The GDPR (General Data Protection Regulation) will come into force in May 2018. However, recent research has indicated that nearly a quarter of UK businesses are completely unprepared for it.
The survey was conducted of senior IT decision makers at major UK companies by information management company Crown Records. In the survey, they found that as many as 44% of senior IT specialists believed the GDPR wouldn’t apply to them once the UK had left the European Union. A further 24% had already cancelled all preparations to comply with the regulation.
The GDPR is a far reaching EU regulation designed to unify and strengthen data protection laws across the European Union. Data protection regulations are designed to protect the personal information of individuals online. Through an extensive legal framework, the GDPR holds any business accountable for protecting personal information. By ensuring data isn’t kept indefinitely, it also enshrines the principle of ‘the right to be forgotten’, which is a key aspect for individuals maintaining their reputation online.
The GDPR will go into force by May 2018. Failure by any business, large or small, to follow these regulations will result in hefty fines and sanctions. Sanctions for noncompliance with the regulations include fines up to 4% of global turnover, which could be as high as 20 million euros.
The alarming level of confusion surrounding the GDPR seems to be largely caused by the UK’s currently confusing relationship with the European Union. The UK’s decision to leave the European Union has left many people under the impression that EU laws will no longer apply to them.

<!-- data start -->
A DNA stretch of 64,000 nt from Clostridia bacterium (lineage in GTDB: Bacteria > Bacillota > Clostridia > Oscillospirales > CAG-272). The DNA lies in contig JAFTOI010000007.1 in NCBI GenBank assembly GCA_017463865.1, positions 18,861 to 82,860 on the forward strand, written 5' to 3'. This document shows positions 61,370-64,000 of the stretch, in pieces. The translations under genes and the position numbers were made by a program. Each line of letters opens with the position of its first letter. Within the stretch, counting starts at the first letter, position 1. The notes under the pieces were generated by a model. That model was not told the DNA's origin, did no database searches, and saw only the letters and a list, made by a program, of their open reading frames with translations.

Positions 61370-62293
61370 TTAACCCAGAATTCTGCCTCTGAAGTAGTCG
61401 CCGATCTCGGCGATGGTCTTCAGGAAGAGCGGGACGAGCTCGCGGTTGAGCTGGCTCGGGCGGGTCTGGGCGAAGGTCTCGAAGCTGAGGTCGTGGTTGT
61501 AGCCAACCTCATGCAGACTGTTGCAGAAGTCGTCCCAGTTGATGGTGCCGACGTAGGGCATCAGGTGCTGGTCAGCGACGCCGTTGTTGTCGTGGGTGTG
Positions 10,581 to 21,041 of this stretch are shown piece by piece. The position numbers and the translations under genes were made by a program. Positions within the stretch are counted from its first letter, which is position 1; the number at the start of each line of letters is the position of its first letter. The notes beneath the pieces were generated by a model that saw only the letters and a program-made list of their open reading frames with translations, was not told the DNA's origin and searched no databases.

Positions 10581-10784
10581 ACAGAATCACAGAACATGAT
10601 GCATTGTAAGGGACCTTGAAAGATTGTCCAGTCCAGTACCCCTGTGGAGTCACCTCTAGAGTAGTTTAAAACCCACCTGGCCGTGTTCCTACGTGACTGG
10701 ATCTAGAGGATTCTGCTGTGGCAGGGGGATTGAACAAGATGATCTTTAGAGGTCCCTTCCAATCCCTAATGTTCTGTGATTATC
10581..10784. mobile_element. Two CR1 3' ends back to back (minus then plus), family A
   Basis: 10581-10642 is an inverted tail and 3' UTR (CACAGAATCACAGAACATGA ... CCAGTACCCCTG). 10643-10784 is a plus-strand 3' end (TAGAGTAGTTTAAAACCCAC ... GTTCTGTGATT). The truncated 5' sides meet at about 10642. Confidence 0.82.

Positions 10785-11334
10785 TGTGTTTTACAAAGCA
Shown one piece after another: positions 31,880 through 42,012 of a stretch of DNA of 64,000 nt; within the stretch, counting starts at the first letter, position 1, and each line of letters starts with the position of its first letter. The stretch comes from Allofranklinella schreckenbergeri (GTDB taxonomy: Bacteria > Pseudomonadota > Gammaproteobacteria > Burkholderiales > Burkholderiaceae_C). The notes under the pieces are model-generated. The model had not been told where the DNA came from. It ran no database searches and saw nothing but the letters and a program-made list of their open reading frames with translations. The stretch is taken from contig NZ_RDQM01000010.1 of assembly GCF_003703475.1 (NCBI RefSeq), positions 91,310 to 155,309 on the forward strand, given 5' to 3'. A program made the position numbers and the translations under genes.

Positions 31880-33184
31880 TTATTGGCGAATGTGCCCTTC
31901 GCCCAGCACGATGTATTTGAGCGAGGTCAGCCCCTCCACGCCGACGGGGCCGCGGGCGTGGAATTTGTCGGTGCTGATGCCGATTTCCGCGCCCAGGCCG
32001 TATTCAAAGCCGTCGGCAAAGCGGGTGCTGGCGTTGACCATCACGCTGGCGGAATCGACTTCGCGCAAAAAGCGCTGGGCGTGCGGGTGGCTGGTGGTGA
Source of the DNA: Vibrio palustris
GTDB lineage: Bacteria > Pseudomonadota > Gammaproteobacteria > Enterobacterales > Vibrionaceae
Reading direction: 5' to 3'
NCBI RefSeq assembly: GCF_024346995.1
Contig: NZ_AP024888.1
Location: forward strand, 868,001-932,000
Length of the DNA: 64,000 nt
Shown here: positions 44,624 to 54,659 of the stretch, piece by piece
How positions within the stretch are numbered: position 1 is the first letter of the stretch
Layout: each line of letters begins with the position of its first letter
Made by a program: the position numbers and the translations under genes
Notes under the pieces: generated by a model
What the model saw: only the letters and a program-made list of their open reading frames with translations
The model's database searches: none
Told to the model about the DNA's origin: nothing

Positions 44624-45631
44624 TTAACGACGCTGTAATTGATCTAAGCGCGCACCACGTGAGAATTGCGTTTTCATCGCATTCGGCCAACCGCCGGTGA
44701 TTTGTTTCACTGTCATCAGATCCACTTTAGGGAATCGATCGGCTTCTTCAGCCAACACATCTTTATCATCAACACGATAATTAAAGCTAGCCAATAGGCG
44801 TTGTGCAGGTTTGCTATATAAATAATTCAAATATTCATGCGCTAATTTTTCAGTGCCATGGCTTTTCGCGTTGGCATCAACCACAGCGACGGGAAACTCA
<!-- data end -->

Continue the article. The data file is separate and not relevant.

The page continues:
In the case of the GDPR, EU laws are definitely being retained. For starters, the GDPR is coming into force in 2018, before the UK will have fully withdrawn from the EU. The UK government has also expressed its intention to retain many EU regulations, including the GDPR. Furthermore, the UK’s Minister of State for Digital and Culture, Matthew Hancock, has confirmed that the UK is intending to continue with the GDPR even after it has left the EU. So, those 24% of businesses that have dropped their plans to comply with the General Data Protection Regulations will be running a serious risk of hefty fines.
With so many business leaders confused about the GDPR, it will be essential for the UK government to clearly clarify the legal situation. Otherwise, many businesses could face major sanctions.